Barbershop harmony is a quintessentially American musical form. Though its heyday was nearly a century ago, its popularity endures. Today there are at least 30 quartets in the Carolinas District of the Barbershop Harmony Society. Those groups perform far and wide, and there’s also a competitive element. This year’s Fall Festival took place November 11-13 in Hendersonville, and groups from all over the Carolinas were set to bring their best.
When most people think of barbershop music, they tend of conjure a mental image of four white men, wearing matching outfits and singing close harmony. The truth is a great deal more varied and nuanced. First of all, while barbershop music is always based on four-part harmony, chorus groups are as popular and widespread as quartets. And in the last several decades, female and mixed singing groups have grown in number.
Never Home 4, one of many barbershop quartets in North Carolina. Warren Fuson is third from left.
Barbershop singing is very popular in Western North Carolina; Steve Anderson, local president of the Barbershop Harmony Society notes that the Asheville chapter has been in existence for over 70 years. “Te social aspect of barbershopping, along with a strong sense of teamwork, also adds to the popularity of singing with a barbershop chapter,” he says.
And barbershop’s true cultural roots are often overlooked or forgotten. In fact, says Warren Fuson, the chapter’s VP of judging, “the music itself is 100% out of the African-American musical community of the 1800s.” He notes that jazz greats like Scott Joplin, The Mills Brothers and Louis Armstrong all sang in barbershop quartets in their pre-fame days. Fuson and his wife created an educational program to correct the record and celebrate the form. Launched in 2019 at NC Central University, their “Barbershop Revival” program brings barbershop harmony back into the Black community.
And among those who are already deeply immersed in barbershop, there’s a lively scene. Part of that is because it’s a very welcoming and accessible form. “The vast majority of our singers have virtually no musical education,” Fuson says. And he estimates that about half can’t even read musical notation.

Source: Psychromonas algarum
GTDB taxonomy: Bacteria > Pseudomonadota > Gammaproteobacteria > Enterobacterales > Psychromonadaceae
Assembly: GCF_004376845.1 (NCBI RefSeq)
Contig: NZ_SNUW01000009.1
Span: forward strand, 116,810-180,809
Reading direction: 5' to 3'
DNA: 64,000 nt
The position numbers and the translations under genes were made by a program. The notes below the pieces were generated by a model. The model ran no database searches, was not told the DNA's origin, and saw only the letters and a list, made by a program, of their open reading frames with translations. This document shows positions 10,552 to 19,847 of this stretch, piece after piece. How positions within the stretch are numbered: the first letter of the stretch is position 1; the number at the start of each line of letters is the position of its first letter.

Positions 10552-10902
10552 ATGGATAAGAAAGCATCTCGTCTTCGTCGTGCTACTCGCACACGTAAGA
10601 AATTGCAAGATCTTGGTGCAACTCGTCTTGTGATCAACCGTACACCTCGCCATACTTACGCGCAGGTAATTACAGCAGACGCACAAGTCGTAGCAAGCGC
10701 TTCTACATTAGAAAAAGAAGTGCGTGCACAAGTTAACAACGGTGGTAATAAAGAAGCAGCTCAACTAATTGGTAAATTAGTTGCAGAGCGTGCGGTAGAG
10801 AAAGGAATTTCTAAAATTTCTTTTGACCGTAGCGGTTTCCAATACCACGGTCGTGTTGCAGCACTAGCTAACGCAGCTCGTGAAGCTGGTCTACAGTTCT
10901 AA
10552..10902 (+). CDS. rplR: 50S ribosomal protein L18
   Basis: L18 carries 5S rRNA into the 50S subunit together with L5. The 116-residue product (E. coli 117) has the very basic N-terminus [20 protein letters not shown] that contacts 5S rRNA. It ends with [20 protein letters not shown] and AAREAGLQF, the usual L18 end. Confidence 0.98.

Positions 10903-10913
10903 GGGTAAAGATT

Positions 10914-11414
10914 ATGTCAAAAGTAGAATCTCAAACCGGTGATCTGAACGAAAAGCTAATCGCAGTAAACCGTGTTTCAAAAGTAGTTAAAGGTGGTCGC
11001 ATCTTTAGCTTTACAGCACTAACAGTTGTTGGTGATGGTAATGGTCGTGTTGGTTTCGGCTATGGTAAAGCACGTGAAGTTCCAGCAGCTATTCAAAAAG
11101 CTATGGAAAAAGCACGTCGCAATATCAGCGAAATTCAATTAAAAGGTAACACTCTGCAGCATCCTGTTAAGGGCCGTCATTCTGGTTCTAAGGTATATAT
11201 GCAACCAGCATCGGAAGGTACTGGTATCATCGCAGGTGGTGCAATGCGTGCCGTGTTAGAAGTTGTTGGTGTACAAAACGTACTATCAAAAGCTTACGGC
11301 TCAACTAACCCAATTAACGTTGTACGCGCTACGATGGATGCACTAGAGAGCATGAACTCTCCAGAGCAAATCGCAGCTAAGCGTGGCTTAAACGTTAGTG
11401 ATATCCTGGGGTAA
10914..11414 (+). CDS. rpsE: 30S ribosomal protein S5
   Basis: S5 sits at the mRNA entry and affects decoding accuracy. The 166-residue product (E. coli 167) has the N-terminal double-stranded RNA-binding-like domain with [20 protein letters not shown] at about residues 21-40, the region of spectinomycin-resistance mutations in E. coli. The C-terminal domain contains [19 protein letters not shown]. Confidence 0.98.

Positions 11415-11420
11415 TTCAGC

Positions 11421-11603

But they learn by doing, encouraged by their more experienced fellow singers. While the most versatile vocalists switch around, a typical barbershop harmony singer focuses on one of the four vocal parts: lead, tenor, baritone or bass. The groups hone their skills (and expand their repertoire) by singing “tags,” known formally as codas.
Tags are typically the musical high point of songs in the barbershop repertoire, and the quartets typically learn new ones in a manner of minutes. “At a convention or contest,” Fuson notes, “you’ll end up in a hallway or stairwell with three other guys, singing tags for an hour or more.” The sharing and learning of tags is one of many ways that barbershop harmony shares roots with other oral traditions like storytelling.
A great deal of barbershop music comes from popular show tunes and songs from the 1890s to the 1910s. But Fuson emphasizes that barbershopping is a living tradition, and more modern works have become popular parts of the repertoire. Go see and hear a quartet or chorus and you’re likely to hear songs by John Denver, Billy Joel, The Beatles, and even Queen’s “Bohemian Rhapsody” arranged for four-part a cappella singing.
Because of pandemic-related safety measures, this year’s festival and competition will be different from previous events. But Fuson says that his organization is making every effort to present as “normal” a competition as is possible while looking after the health and safety of everyone involved. “We would all like to be able to sing together with no masks,” he says, “But you have to be careful.”
The annual competitions – featuring both quartets and larger choruses – are as exciting as they are tuneful. Winning groups earn a highly-coveted trophy. “They get to keep it for a year,” Fuson says. “Then, if somebody else wins, they pass it on.” He expects about a dozen quartets will compete this year. “I had to wait until I was 72 years old to win a district quartet contest,” he says.
It turns out that there’s a scientific basis for the feel-good effects of barbershop singing. Steve Anderson says that “in addition to stimulating endorphins, harmony singing enhances the [natural] production of oxytocin, a hormone which powerfully influences a sense of connectedness among people.”
So while there’s a spirit of competition at barbershop singing contests, it’s primarily about fun and fellowship. “When you’re on stage,” Fuson says, “the vast majority of people in the audience are also singers. And they’re your cheering section!”